Trump to ask Congress to help fund $21bn Mexico wall
US government facing shutdown as funding for federal agencies due to run out on Friday
US president Donald Trump with US ambassador to the UN Nikki Haley and assistant to the president for national security affairs Lieut Gen HR McMaster during a lunch at the White House with ambassadors from the UN. Photograph: Michael Reynolds/PA
Controversy over US president Donald Trump’s proposed border wall with Mexico is set to intensify this week as the Trump administration seeks to convince Congress to sanction funds to build the wall ahead of a possible government shutdown this weekend.
As US Congress returns to Washington this week after a two-week recess, funding for federal agencies will run out on midnight on Friday if an agreement on budgetary spending is not reached.
One of the central issues of contention is funding for Mr Trump’s controversial wall on America’s southern border. While Mr Trump had previously said that Mexico will pay for the wall, he has more recently said that the US federal government will contribute part of the money upfront before it is reimbursed in some way by Mexico.
Department of Homeland Security estimates have put the cost of the wall at more than $21 billion.
While Mr Trump’s press spokesman Sean Spicer refused to confirm if Mr Trump would back a deal which did not include specific funding commitments for the wall, the president tweeted on Monday: “The Wall is a very important tool in stopping drugs from pouring into our country and poisoning our youth (and many others)! If . . . the wall is not built, which it will be, the drug situation will NEVER be fixed the way it should be!”
This is a permanent step that will last beyond his presidency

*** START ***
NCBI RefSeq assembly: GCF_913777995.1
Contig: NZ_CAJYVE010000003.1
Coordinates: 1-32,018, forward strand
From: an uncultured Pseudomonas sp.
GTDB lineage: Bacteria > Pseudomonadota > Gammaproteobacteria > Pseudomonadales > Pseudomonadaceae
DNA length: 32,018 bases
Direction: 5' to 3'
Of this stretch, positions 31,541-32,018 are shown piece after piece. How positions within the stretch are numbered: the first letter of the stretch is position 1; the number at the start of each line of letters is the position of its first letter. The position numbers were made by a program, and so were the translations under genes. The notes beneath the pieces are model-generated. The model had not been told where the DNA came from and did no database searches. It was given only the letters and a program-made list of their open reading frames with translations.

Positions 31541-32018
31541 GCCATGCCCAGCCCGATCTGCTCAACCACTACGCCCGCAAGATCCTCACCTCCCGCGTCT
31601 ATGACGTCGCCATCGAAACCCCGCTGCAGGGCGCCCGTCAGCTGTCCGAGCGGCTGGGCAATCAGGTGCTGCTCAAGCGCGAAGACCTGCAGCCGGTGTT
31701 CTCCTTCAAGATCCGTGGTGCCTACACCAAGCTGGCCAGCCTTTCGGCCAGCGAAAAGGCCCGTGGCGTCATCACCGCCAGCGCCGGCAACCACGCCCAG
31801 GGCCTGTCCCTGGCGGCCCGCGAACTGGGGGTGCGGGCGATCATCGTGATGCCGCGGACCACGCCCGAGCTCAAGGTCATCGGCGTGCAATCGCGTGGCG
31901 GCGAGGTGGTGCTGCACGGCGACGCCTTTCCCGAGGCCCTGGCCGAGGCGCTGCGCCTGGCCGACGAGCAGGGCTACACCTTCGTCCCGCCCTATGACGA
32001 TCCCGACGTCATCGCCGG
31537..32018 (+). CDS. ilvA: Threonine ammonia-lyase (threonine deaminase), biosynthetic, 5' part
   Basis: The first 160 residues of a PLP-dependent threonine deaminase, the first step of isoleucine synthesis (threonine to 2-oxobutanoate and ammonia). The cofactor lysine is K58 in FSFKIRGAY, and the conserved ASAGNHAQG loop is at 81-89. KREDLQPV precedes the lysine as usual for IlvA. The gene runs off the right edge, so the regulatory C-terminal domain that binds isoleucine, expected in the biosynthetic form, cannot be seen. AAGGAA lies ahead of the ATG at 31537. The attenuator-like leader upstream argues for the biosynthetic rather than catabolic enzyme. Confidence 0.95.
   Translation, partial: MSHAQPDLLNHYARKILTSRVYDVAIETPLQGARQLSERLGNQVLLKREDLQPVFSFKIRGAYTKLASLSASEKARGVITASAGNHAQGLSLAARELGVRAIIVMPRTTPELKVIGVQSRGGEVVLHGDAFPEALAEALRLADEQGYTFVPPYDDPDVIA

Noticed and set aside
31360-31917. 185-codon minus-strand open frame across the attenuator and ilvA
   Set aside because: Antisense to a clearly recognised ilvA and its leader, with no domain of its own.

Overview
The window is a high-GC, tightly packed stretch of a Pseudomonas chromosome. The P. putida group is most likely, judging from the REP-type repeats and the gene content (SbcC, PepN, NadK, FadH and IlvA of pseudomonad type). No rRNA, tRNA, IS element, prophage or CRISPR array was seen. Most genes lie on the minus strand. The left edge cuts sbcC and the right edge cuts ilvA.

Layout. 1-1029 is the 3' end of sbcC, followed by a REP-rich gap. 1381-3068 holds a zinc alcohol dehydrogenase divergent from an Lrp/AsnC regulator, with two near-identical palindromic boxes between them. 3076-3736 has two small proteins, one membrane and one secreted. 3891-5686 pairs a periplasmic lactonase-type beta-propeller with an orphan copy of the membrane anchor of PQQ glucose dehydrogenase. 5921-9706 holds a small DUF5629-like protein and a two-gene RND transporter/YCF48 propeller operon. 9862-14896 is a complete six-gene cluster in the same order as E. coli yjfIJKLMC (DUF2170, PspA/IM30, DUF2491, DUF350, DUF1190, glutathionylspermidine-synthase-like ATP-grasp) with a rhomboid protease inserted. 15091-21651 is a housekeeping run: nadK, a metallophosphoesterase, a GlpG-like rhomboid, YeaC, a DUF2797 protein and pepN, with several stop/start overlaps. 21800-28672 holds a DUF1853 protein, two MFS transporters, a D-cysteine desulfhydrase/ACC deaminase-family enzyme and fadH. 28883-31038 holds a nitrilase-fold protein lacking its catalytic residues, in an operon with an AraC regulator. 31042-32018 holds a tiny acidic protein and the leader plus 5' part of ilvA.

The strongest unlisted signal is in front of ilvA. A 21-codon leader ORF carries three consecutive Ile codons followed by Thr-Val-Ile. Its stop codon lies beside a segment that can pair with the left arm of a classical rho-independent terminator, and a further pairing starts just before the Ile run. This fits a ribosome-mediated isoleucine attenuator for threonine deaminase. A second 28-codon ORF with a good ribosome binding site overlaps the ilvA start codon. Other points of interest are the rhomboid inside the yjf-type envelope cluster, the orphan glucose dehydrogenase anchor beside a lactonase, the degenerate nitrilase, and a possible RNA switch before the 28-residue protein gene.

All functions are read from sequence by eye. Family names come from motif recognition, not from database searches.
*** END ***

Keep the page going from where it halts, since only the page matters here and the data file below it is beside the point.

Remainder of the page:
Mr Spicer reiterated Mr Trump’s continued support for the controversial wall on Monday.
“This is a permanent step that will last beyond his presidency,” he said. “We feel very confident where we’re headed.”
Negotiations were continuing on Monday between the House and Senate leadership and the Trump administration, represented primarily by the director of management and budget, Mick Mulvaney, in a bid to secure a deal before the weekend.
While Republicans control both the House of Representatives and the Senate, Mr Trump was unable to muster enough Republican votes for his healthcare package last month.
One possibility is that Congress could pass a week-long “stop-gap” Bill that would allow it to negotiate a more permanent agreement that would fund the federal government through to October.
The White House is also seeking to revive a stalled Republican plan for a healthcare Bill which would repeal and replace Obamacare, with Republicans said to be offering Democrats the possibility of funding some aspects of Obamacare in exchange for some funding commitments on the wall.
With Mr Trump due to mark his 100th day in office next Saturday, the White House is keen to push through a range of measures this week, including an announcement on tax reform which is scheduled for Wednesday.
Politicians of both parties are keen to avoid the government shutdown which effectively closed government agencies for 17 days in 2013 and became a symbol of the tensions between the Obama administration and Congress.
Meanwhile, Mr Trump hosted about a dozen ambassadors from the United Nations at the White House on Monday for lunch, including representatives of Russia and China. Mr Trump, who has previously been a critic of the multilateral institution, said ahead of the meeting. “We must also take a close look at the UN budget. Costs have absolutely gone out of control.”